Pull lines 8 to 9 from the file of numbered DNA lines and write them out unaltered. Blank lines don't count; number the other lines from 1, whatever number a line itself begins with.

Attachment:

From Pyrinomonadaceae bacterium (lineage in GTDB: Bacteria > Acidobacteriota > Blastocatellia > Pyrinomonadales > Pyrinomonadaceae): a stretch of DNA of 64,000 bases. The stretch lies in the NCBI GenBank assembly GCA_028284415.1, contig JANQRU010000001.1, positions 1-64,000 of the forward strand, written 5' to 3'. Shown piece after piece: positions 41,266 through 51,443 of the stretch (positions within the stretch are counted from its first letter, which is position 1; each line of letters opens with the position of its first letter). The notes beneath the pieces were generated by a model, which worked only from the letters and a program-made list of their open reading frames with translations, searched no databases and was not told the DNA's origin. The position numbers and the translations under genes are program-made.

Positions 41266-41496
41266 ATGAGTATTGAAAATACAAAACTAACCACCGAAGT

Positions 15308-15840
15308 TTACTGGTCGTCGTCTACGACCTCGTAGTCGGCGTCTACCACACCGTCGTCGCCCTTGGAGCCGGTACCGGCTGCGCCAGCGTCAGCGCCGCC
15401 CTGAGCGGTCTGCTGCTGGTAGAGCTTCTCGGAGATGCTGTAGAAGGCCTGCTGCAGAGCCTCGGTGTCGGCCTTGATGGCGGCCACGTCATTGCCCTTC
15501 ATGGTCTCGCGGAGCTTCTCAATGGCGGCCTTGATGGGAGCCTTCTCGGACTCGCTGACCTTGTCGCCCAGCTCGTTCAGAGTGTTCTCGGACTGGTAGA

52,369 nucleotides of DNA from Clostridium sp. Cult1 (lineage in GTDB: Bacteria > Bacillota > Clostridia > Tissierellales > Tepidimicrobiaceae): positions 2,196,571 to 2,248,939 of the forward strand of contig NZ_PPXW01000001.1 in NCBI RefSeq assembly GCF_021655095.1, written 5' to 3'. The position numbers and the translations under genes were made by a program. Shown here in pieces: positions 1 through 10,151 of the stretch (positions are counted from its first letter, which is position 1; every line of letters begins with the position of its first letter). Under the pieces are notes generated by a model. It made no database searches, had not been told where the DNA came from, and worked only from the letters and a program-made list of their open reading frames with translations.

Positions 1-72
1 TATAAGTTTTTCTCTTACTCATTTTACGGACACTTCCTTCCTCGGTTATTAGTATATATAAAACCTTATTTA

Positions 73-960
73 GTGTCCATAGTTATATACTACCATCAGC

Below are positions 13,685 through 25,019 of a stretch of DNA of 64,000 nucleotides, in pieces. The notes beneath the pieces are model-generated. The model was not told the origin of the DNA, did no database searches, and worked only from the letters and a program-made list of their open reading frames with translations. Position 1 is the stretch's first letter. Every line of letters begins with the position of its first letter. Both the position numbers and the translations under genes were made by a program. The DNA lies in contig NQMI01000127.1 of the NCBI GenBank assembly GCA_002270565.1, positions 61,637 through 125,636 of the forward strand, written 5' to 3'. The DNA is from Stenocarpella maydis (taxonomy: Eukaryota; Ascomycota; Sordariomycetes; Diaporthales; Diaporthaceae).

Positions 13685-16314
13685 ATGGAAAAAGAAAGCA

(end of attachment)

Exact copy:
52,369 nucleotides of DNA from Clostridium sp. Cult1 (lineage in GTDB: Bacteria > Bacillota > Clostridia > Tissierellales > Tepidimicrobiaceae): positions 2,196,571 to 2,248,939 of the forward strand of contig NZ_PPXW01000001.1 in NCBI RefSeq assembly GCF_021655095.1, written 5' to 3'. The position numbers and the translations under genes were made by a program. Shown here in pieces: positions 1 through 10,151 of the stretch (positions are counted from its first letter, which is position 1; every line of letters begins with the position of its first letter). Under the pieces are notes generated by a model. It made no database searches, had not been told where the DNA came from, and worked only from the letters and a program-made list of their open reading frames with translations.

Positions 1-72